# Reverse Bits of Integer (16-bit)by Isai Damier, Android Engineer @ Google

```/**************************************************************************
* Author: Isai Damier
* Title: Reverse Bits of Int (8-bit)
* Project: geekviewpoint
* Package: algorithms
*
* Statement:
*   Given an integer, reverse its bit sequence.
*
* Sample Input:  00000000000000001111111111111110
* Sample Output: 01111111111111110000000000000000
*
* Technical Details:
*   It is necessary to know whether the decimal number being passed as
*   input is of type byte (8-bit) or short (16-bit) or int (32-bit) or
*   long (64-bit): because Java will discard leading zeroes. For instance,
*   if x = 0011010, Java will trim it to 11010 and then cause the reverse
*   to look like 1011. Under such circumstances the reverseBits operation
*   would not be reversible.
*
*   To keep things simple, the presented algorithm treats int (32-bit)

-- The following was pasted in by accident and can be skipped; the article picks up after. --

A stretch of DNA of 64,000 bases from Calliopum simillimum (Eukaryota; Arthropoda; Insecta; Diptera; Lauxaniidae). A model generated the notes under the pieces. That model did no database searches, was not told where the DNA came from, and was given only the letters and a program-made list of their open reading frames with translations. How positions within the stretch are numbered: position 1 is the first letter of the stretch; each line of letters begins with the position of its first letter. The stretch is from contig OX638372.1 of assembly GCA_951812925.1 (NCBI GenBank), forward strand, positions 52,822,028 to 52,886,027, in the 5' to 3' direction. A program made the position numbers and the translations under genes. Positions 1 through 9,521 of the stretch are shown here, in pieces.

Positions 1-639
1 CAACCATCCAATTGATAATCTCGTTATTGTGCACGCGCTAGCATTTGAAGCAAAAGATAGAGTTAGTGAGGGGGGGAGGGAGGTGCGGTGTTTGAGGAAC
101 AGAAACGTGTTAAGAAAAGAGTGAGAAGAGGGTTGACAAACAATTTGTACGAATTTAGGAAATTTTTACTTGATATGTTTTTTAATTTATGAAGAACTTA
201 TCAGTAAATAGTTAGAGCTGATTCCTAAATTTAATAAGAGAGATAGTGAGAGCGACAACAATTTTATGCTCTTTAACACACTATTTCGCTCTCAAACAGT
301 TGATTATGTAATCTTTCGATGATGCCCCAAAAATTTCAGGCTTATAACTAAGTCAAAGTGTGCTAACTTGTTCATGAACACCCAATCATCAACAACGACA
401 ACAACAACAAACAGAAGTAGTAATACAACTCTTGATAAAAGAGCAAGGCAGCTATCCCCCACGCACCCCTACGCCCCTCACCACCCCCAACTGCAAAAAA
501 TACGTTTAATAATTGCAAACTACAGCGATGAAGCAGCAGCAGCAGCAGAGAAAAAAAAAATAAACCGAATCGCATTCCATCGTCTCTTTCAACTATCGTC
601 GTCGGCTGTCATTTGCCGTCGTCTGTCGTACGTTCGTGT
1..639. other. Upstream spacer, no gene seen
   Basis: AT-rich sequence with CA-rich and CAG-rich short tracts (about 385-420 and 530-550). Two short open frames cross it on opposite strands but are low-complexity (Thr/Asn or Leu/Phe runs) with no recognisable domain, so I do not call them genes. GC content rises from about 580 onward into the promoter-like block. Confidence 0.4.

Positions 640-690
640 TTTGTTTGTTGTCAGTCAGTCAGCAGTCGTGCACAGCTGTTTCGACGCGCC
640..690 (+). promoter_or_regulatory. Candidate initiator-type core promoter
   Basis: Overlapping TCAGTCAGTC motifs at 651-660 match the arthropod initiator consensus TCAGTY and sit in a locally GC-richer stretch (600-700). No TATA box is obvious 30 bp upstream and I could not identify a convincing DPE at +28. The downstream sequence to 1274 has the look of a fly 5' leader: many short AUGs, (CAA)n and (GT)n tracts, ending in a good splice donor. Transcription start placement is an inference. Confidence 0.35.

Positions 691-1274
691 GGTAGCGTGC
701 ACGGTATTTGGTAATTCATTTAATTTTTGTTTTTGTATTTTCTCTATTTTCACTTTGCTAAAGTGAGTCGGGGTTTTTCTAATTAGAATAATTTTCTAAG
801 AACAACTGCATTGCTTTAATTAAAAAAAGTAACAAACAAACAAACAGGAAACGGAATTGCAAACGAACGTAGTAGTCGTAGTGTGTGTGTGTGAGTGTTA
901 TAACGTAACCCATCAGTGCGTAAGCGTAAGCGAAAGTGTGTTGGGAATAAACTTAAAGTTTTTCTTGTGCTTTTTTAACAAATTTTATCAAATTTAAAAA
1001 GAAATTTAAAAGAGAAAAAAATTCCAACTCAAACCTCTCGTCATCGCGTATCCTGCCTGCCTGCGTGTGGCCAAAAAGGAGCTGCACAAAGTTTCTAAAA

*   inputs.
**************************************************************************/
public int reverseBitsInt(int x) {
int intSize = 32;
int y=0;
for(int position=intSize-1; position>0; position--){
y+=((x&1)<<position);
x >>= 1;
}
return y;
}```
```import org.junit.Test;
import static org.junit.Assert.*;

public class BitwiseTest {

/**
* Test of reverseBitsInt method, of class Bitwise.
*/
@Test
public void testReverseBitsInt() {
System.out.println(""reverseBits"");
String a = ""00000000000000001111111111111110"";
String b = ""01111111111111110000000000000000"";
int x = Integer.parseInt(a,2);
int r = Integer.parseInt(b,2);
Bitwise bits = new Bitwise();
assertEquals(r, bits.reverseBitsInt(x));
assertEquals(x, bits.reverseBitsInt(r));
}
}```